Now let’s consider what you should look for in these zones as you determine what parts of your business are ripe for renewal.
Consider the three zones with respect to your assets and your customers’ wants and needs and ask this question: How fast is my industry evolving? Then compare that answer to how fast your organisation is evolving. If you are evolving more quickly than your industry, you may make mistakes but you will have time to correct them.
If you are evolving more slowly than your industry, you will continually be playing catch up but will never be able to do so. You will fall farther and farther behind your more nimble competitors.
How much of your time do you spend in the Adaptation Zone getting ready for the challenges that you know are coming, but are not impacting you right now? How much of your time do you spend in the Anticipation Zone thinking about what might be? If you are like most business leaders you spend the majority of your time in the Reaction Zone.
Watching your target market
If you really want to be a leader in your industry, it means that you must spend time anticipating a different marketplace. For example, Ford Car Company acted as if affordable fuel would last forever. Toyota saw something on the edge of their radar screen and started research and development (R&D) on hybrid engines in 1993.
What new target market needs and wants are on the edge of your radar screen?
Executives and consultants spent much of the 20th century working under the assumption that bigger was better. Businesses bowed before the altar of market share.
Product companies were caught in the frenzy of mass market and we built manufacturing capabilities that were very profitable when running at near-full capacity. But, when factory utilization dropped below 80 percent, the sales force was told to fill the factory. They could do so, but the margins dropped. The businesses became bigger but not always better, because we focused on the top line, not the bottom line.
As you think about rightsizing, start with the driving factors and try to balance your target market intentions with your operational execution.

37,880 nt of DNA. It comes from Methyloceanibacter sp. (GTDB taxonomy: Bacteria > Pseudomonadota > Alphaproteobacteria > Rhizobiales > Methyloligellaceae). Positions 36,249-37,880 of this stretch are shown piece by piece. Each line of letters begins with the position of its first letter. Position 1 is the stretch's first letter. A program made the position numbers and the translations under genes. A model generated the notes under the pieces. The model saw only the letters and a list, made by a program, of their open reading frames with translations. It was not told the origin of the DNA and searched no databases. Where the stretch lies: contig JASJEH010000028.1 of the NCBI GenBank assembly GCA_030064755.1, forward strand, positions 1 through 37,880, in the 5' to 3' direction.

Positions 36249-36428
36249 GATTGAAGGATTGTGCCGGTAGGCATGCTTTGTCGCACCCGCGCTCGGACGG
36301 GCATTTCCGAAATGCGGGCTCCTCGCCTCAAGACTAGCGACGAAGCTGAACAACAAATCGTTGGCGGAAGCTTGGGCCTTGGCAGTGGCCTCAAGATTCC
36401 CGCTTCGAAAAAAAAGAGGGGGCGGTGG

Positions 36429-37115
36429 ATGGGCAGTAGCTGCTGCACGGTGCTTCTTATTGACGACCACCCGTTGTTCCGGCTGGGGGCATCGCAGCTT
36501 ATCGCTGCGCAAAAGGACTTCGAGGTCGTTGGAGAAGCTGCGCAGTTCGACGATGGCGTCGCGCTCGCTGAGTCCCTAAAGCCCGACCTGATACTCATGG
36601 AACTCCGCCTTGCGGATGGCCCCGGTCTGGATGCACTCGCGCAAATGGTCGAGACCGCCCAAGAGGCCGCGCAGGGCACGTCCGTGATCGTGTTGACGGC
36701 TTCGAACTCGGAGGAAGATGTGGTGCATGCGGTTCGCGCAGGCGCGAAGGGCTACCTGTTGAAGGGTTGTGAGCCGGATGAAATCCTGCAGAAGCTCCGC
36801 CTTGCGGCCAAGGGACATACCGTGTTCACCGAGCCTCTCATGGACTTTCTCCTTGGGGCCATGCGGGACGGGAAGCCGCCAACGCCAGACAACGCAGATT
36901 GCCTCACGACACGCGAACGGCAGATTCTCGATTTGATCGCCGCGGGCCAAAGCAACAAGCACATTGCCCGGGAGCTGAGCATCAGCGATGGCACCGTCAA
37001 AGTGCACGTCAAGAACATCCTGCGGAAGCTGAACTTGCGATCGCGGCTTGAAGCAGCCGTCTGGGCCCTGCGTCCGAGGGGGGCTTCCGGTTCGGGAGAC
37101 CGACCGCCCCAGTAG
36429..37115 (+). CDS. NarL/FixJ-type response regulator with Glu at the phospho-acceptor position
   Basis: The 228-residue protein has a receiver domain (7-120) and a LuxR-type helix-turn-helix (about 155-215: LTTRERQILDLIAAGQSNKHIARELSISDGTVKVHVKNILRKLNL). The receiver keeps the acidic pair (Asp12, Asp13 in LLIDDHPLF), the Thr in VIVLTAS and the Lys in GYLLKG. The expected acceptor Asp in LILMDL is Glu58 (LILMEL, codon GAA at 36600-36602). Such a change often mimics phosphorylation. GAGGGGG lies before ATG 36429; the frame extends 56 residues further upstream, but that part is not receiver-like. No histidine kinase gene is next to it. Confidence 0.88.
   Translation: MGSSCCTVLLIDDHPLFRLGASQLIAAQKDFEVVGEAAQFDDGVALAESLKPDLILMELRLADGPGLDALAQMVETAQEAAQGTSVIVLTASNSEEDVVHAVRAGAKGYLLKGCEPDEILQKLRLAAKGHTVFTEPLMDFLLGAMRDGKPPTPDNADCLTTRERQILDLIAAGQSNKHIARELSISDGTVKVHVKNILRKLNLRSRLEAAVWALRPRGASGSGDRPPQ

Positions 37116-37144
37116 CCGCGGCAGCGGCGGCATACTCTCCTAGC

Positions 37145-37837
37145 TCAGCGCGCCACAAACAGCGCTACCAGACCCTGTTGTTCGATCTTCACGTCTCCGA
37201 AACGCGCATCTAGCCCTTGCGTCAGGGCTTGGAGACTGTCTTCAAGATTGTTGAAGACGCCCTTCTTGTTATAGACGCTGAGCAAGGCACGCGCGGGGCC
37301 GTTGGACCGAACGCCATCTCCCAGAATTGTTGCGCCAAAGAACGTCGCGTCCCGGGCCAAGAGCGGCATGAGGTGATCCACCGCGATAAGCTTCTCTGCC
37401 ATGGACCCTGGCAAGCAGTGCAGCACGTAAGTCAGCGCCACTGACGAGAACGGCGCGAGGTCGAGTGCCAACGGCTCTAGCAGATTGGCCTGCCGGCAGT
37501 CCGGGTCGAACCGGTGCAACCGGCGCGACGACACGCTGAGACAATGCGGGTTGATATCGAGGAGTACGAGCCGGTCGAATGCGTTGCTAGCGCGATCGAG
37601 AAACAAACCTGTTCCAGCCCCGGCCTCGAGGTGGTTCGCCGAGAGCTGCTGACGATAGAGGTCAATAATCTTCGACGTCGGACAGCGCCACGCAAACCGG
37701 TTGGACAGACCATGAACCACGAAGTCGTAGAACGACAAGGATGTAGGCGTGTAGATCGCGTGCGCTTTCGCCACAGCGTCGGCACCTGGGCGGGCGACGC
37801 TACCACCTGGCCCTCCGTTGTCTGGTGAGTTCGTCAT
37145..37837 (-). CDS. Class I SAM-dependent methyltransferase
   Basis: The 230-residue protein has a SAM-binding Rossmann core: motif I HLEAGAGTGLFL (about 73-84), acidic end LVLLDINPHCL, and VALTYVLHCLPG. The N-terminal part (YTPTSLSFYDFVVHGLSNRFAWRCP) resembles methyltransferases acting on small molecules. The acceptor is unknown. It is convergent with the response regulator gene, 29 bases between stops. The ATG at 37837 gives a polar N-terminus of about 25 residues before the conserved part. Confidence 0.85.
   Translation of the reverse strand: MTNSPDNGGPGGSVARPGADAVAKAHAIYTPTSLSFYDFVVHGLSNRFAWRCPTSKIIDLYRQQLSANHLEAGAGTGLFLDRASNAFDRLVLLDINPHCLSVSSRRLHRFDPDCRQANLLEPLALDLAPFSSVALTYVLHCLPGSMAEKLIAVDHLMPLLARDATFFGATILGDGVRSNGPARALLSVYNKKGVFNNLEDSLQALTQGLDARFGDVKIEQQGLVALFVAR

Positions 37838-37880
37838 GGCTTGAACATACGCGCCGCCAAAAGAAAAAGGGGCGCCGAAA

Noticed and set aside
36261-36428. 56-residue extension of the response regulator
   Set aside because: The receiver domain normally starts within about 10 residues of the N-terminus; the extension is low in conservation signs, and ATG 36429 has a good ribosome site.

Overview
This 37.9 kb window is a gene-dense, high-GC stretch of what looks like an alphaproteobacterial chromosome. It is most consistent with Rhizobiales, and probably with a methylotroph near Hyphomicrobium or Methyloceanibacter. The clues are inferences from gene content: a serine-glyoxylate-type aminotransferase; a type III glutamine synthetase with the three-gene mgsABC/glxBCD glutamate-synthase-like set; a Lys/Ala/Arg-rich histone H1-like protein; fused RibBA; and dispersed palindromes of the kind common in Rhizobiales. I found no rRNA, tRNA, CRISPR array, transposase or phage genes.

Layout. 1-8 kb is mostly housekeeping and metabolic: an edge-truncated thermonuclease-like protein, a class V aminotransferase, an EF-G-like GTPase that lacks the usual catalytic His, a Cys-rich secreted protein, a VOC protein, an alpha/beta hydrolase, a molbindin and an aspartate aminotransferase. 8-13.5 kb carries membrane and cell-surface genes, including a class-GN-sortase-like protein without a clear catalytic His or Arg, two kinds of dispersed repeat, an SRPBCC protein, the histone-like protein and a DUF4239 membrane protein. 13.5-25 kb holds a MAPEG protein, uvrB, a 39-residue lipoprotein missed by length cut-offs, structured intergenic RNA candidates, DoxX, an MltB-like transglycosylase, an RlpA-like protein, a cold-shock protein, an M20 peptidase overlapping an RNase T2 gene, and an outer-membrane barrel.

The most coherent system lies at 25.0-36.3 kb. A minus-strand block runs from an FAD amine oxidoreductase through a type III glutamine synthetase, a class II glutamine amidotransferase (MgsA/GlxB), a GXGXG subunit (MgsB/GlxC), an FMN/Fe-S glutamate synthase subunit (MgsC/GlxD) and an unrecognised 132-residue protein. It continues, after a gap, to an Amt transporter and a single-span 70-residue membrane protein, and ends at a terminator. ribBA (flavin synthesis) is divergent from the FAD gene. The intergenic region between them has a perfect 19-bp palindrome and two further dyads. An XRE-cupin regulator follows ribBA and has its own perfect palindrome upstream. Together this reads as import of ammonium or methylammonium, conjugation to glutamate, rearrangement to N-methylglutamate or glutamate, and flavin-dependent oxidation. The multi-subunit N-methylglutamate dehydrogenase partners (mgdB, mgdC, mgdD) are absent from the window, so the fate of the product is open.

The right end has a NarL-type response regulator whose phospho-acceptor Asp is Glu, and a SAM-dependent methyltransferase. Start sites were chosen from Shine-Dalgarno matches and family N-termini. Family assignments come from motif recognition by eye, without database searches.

Here are a few steps to lead you along the way.
Go back to the bigger boxes of society and the economy and look for the trends that are significant, how these trends will affect the marketplace and should you modify your understanding of the target market you need to move ahead.
For example, the music industry always made its money by selling physical products through a distribution system. If you wanted an LP or a tape or a CD, you went to your local music store and bought one. Then came the wave of (illegal) music downloads. No physical products. No stores, just friends sharing music. The music companies sued but to no avail. The digital cat was out of the bag and was never
Who won? Apple. They made the illegal legal and found an untapped target market – people who would pay 99 cents for a single song!
Now look at your business and ask yourself: Who do I need in order to succeed?” In the short term you clearly need your existing customers. However, you need to look out a bit longer and think about the future. For example, for the better part of a century, Sears –the American chain of department stores, was a dynamic retailer that knew its sweet spot – middle-class America. But starting in the 1990s, the middle class broke in two (the upper and the lower). So Sears became schizophrenic – sometimes it targeted bargain shoppers and sometimes it targeted more affluent shoppers. But its real mistake was not thinking and acting on the future. They should have realized that kids were not coming in their stores and figured out what to do about it.
(Lionel Wijesiri is a retired corporate director counting three decades of senior management experience. He is now an independent consultant and a freelance journalist. He may be contacted on firstname.lastname@example.org)